The Big Read Blog (Archive)

On the ‘Old Potomak Bluffs’

February 7, 2007
Washington, DC

"John Carroll chose the site [for Georgetown University] on the 'old Potomak [sic] bluffs' in preference to present Capitol Hill, which he regarded as 'too far in the country'. Georgetown's history, from the early days when students followed a regimen designed 'to implant virtue and destroy the seeds of vice,' has been enriched by many vivid personalities." -- The WPA Guide to Washington, D.C.

Here at the NEA we try not to make too many grand claims for the Big Read, careful to describe the program as "helping" to restore reading to the heart of American culture, rather than performing any restorations single-handedly or overnight. If, along the way, we manage to implant virtue and destroy the seeds of vice anyway, well, that'll be gravy.

The Big Read visited those "old Potomak bluffs" of Georgetown just last Thursday, courtesy of an invitation from Professor Maureen Corrigan to address her class on Public Intellectuals. (And if the idea of me addressing a class on Public Intellectuals strikes anybody out there as amusing, just shut up.)

Professor Corrigan, in addition to teaching a full course load, reviewing books for Fresh Air with Terry Gross, and writing her own book, Leave Me Alone, I'm Reading: Finding and Losing Myself in Books, belongs to what we at the Big Read call our Reader's Circle. The Reader's Circle consists of 22 smart folks from various walks of life -- including Professor Corrigan and everybody from the newsman Jim Lehrer to chanteuse Aimee Mann -- who help us pick all the books on the Big Read's growing list.

So Professor Corrigan introduces me to her class, and I'm handing around copies of the NEA's Reading at Risk report (about how fewer than half of Americans read for pleasure anymore), and I'm following up with brochures on the Big Read -- and a beautiful thing happens. They get it. The earnest bearded guy interning with E.J. Dionne gets it. The Alabaman who lights up when I mention Carson McCullers, she gets it. And the cineaste, who lights up after class when she can finally smoke, gets it. They get it so much, they ask all the right tough questions: How do we choose the books? Does F. Scott Fitzgerald really need the NEA's help? And then they get it even more.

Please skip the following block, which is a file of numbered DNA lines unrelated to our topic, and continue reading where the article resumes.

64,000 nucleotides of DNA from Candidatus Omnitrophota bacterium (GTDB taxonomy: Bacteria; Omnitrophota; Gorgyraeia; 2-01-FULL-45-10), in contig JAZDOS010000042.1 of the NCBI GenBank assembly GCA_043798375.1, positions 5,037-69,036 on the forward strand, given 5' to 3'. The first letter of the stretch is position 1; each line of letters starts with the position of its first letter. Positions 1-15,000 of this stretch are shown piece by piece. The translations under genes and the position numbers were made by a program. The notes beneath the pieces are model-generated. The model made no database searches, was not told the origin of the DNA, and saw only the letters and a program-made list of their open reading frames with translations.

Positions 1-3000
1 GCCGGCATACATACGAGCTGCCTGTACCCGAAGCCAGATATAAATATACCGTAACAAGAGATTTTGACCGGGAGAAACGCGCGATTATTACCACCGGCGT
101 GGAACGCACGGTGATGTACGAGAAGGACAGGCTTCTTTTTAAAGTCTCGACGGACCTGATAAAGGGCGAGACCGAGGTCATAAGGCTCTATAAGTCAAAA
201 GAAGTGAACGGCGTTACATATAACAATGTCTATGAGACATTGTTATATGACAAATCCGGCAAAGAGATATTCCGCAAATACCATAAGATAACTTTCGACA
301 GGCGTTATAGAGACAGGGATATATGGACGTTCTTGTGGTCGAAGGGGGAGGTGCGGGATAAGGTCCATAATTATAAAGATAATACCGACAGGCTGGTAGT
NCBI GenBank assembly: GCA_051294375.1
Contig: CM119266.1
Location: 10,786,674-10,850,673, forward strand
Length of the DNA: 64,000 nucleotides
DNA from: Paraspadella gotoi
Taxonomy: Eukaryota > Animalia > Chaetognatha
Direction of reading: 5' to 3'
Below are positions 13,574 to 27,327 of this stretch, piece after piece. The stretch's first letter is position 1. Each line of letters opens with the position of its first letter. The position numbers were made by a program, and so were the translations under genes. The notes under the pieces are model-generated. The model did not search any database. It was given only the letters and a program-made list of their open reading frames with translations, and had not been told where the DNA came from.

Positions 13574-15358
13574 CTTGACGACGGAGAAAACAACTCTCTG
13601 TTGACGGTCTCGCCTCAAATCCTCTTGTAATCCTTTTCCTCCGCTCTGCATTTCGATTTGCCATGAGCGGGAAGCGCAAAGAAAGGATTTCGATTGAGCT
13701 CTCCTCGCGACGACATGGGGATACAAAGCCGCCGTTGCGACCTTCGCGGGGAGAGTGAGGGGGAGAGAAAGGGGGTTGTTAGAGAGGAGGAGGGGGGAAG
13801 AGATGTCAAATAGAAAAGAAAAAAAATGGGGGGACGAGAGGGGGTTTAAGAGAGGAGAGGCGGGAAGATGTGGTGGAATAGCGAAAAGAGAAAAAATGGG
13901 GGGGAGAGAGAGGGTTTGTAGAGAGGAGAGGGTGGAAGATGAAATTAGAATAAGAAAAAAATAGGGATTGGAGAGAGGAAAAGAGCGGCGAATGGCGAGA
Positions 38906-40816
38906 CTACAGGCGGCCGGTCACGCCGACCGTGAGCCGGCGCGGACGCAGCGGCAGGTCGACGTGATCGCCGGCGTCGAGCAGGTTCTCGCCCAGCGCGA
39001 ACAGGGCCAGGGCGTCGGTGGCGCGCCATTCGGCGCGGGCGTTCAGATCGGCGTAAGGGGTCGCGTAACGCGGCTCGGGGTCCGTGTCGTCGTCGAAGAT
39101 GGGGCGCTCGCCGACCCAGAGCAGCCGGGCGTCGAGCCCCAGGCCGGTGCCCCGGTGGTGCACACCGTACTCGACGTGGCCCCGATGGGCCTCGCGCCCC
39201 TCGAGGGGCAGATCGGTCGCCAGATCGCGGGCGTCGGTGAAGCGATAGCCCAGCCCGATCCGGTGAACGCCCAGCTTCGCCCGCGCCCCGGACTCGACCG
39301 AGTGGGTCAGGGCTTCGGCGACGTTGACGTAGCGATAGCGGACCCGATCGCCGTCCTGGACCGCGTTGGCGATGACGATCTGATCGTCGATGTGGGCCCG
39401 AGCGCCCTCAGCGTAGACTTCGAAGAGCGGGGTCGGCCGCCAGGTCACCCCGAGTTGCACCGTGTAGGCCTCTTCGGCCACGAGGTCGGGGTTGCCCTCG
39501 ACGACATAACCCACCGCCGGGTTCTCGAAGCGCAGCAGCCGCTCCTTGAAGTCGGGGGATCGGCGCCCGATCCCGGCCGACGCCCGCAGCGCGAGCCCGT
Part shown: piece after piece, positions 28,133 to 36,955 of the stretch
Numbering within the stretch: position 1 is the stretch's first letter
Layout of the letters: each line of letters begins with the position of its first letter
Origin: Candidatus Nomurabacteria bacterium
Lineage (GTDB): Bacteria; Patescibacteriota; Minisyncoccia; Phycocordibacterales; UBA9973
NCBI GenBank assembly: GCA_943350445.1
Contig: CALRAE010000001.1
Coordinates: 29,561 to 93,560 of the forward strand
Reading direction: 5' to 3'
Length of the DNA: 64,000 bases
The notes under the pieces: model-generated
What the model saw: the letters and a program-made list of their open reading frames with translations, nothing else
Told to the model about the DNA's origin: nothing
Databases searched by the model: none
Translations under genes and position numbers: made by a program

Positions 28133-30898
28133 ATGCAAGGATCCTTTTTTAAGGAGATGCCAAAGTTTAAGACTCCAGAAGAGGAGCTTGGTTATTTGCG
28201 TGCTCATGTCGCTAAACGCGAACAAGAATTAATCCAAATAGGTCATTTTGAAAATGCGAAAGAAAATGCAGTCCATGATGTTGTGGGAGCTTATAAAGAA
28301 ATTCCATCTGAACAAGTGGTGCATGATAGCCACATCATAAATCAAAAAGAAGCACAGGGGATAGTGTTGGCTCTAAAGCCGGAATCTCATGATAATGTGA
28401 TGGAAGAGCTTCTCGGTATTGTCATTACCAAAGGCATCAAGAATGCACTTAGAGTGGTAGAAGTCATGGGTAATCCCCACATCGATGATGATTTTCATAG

Bless 'em, they don't want to be the only surviving readers left in the whole country. There'd be a kind of rugged, embattled heroism to that, a certain Peabody-among-the Philistines inverse glamour I'm not immune to myself, but in the end it's just too lonesome. I'd much rather feel outclassed by a gas station attendant or candy striper who's better read than I am. Because that's the public intellectual whose disappearance I fear most. Not the earnest émigré on the faculty of the New School for Social Research. Not the scribbler in a garret who cobbles together a living freelancing reviews and essays. No, the public intellectual I can't manage without is precisely that: a member of the public -- nontenured, unpublished -- whose imagination can conjure up anything except a life without reading.

Next stop, Connecticut, and more down the Big Road . . .